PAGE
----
One of the jobs of a leader is to model attitudes that inspire and are contagious. The attitude I find most helpful is one I call “Happy Warrior.”

The Happy Warrior thrives on challenge, smiles at adversity, gets energized by hard work, and loves the team. The Happy Warrior feels right in place, knows that whatever he or she faces is the price of greatness, and seems to get happier the harder things are.

We’ve all known the opposite. A small challenge makes an appearance and the UnHappy UnWarrior starts to whine. Usually, he or she starts to blame. The UnHappy UnWarrior loves routine, wants the easy way, secretly hates what he or she does, and shrinks in the face of adversity.

This, too, is contagious. This does not inspire. This tells everyone in the firm that an uninspiring coward is in the lead.

I have a friend who is the classic Happy Warrior. Tell him that he has lost market share in a certain region and he smiles. It’s the eager smile of a man who during a basketball game wants the ball. He’s constantly positioning himself and signaling his teammates to throw him the ball. He loves the fight. He loves creating success.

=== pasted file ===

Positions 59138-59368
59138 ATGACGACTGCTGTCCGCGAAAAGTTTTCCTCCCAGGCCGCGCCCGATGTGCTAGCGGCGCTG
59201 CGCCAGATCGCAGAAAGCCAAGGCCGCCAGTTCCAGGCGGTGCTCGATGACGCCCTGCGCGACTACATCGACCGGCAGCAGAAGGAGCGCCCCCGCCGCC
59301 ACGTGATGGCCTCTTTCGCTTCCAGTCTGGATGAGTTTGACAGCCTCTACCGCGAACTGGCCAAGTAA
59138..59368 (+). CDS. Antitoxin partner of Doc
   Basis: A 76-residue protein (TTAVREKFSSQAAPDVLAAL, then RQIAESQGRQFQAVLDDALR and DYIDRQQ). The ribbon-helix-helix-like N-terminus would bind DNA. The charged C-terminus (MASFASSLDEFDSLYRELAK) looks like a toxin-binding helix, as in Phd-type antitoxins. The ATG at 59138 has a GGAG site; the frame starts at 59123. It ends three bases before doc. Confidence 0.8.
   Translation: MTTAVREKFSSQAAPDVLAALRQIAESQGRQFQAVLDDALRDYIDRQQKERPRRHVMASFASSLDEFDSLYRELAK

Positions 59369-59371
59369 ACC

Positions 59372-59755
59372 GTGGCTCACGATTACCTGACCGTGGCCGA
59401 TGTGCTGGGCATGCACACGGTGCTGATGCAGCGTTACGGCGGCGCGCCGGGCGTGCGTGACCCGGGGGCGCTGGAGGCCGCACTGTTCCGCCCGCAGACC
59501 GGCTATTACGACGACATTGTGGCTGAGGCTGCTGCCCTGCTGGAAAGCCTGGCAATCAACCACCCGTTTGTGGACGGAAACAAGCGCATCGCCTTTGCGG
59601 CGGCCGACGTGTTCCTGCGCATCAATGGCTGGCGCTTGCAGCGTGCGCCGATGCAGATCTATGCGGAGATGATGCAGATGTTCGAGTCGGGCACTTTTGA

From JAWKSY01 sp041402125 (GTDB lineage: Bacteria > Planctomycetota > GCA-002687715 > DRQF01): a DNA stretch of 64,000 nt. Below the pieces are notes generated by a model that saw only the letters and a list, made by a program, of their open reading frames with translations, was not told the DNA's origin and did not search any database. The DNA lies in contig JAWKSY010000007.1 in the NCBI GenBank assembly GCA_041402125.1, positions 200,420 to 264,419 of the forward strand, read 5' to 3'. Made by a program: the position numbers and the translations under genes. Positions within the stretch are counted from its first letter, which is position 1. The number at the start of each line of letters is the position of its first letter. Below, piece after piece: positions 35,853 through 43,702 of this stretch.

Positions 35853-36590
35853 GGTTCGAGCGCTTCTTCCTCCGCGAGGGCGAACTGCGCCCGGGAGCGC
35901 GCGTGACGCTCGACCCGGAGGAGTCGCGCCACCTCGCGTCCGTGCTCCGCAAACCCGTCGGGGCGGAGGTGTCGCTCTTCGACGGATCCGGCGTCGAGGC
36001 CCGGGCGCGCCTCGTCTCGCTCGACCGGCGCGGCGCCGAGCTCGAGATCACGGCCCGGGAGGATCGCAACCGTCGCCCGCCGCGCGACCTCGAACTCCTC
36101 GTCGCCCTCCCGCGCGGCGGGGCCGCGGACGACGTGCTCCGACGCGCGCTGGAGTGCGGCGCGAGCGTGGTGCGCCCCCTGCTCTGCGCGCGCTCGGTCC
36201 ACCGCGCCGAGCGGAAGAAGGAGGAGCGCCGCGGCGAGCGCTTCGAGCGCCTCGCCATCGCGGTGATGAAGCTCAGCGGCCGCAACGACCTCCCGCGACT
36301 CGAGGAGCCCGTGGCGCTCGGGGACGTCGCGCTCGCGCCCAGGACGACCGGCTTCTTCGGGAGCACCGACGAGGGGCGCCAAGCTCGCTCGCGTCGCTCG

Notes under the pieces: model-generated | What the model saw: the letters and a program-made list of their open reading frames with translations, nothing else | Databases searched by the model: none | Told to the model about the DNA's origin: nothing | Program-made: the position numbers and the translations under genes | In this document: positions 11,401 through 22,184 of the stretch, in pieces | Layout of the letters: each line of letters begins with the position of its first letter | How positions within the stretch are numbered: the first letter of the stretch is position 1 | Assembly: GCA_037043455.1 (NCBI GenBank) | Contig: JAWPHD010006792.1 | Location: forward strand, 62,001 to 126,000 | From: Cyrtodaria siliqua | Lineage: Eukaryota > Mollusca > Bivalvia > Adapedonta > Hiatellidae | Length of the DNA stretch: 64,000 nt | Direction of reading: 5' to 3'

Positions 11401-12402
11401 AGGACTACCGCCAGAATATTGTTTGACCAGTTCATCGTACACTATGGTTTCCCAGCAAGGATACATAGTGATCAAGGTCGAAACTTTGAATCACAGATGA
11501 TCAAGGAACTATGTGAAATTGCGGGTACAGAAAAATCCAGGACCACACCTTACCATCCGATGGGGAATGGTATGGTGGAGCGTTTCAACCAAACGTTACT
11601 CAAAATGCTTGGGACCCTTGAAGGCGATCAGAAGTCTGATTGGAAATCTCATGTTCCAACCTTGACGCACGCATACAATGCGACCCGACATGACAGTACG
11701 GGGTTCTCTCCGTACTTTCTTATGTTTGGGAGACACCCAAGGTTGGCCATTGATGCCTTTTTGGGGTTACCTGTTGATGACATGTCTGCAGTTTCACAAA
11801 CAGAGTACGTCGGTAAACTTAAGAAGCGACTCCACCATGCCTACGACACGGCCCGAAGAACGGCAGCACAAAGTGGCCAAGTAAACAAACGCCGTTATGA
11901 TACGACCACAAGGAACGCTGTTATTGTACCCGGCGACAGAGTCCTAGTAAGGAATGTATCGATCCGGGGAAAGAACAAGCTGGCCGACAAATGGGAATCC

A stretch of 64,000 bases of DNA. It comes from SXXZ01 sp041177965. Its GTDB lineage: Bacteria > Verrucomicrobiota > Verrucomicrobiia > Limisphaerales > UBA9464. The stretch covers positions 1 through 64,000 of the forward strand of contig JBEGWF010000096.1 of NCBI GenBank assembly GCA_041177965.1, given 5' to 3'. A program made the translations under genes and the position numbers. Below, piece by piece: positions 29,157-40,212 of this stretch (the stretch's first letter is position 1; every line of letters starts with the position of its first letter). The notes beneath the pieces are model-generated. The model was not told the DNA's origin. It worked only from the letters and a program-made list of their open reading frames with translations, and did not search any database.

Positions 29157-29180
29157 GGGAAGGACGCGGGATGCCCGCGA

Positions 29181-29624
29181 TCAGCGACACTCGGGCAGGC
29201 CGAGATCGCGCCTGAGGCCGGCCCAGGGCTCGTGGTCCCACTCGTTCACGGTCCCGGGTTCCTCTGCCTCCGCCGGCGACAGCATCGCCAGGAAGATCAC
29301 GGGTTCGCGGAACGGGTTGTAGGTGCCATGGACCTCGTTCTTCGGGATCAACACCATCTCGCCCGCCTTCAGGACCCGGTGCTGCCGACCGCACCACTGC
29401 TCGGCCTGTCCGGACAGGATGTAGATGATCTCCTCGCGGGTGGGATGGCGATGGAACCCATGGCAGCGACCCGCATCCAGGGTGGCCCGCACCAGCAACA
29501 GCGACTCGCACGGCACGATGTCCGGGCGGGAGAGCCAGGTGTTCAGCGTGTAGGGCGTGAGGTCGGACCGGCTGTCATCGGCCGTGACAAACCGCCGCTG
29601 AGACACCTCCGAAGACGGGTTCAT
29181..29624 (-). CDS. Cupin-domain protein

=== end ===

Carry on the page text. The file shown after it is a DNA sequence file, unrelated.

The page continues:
He knows he can improve market share in that challenged region–in fact, with his team he can make it better than it’s ever been. He can’t wait to dive in. There’s a silly grin on his face the whole time he’s working with his team to fix the problem, and then there are loud peals of laughter sounding from him when he’s having the celebratory drink with his fellow bruised but victorious warriors.

Here are the phrases I hear from him constantly:

Isn’t this great!
This is what we’re here for.
We can do this!
We’re gonna’ kick this to the curb.
It’s gonna’ be so fun after we fix this.
All our experience and brains? We got this!
It’s going to be awesome to look back on this victory.

This is how he talks all the time, particularly during a challenge. It’s contagious. I’ve never worked for or with him but I get inspired being around him. In fact, I find myself calling for an update on problems he’s described to me just because I get so inspired by his approach. And his victories. His workers joke about breaking something just so they can watch the beauty of him in action.

Now, here’s my challenge for you. If you aren’t in a job you can be a Happy Warrior about, then figure out what it is and get there. Happy Warriors feel destined, privileged, excited, eager, equal to the job and, well, poetic. They are those “poet warriors” we hear about at the end of the movie Braveheart.

Is this you? Has it ever been? Why? Why not? What would it take to be you again? Is it worth it to you?